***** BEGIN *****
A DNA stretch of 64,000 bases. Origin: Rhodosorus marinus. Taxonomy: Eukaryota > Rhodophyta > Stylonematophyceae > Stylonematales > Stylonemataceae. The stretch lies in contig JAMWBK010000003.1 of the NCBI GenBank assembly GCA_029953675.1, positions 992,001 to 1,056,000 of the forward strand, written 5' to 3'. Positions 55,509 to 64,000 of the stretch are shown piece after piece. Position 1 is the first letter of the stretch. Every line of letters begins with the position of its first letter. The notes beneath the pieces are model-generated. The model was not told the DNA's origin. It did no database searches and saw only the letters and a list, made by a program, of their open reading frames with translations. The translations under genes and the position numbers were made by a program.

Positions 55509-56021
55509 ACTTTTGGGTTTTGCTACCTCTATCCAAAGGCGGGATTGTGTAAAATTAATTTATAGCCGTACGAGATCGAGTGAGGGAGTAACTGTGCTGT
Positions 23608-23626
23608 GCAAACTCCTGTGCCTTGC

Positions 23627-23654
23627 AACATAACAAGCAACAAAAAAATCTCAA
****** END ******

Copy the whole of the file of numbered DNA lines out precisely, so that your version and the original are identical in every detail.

A DNA stretch of 64,000 bases. Origin: Rhodosorus marinus. Taxonomy: Eukaryota > Rhodophyta > Stylonematophyceae > Stylonematales > Stylonemataceae. The stretch lies in contig JAMWBK010000003.1 of the NCBI GenBank assembly GCA_029953675.1, positions 992,001 to 1,056,000 of the forward strand, written 5' to 3'. Positions 55,509 to 64,000 of the stretch are shown piece after piece. Position 1 is the first letter of the stretch. Every line of letters begins with the position of its first letter. The notes beneath the pieces are model-generated. The model was not told the DNA's origin. It did no database searches and saw only the letters and a list, made by a program, of their open reading frames with translations. The translations under genes and the position numbers were made by a program.

Positions 55509-56021
55509 ACTTTTGGGTTTTGCTACCTCTATCCAAAGGCGGGATTGTGTAAAATTAATTTATAGCCGTACGAGATCGAGTGAGGGAGTAACTGTGCTGT
Positions 23608-23626
23608 GCAAACTCCTGTGCCTTGC

Positions 23627-23654
23627 AACATAACAAGCAACAAAAAAATCTCAA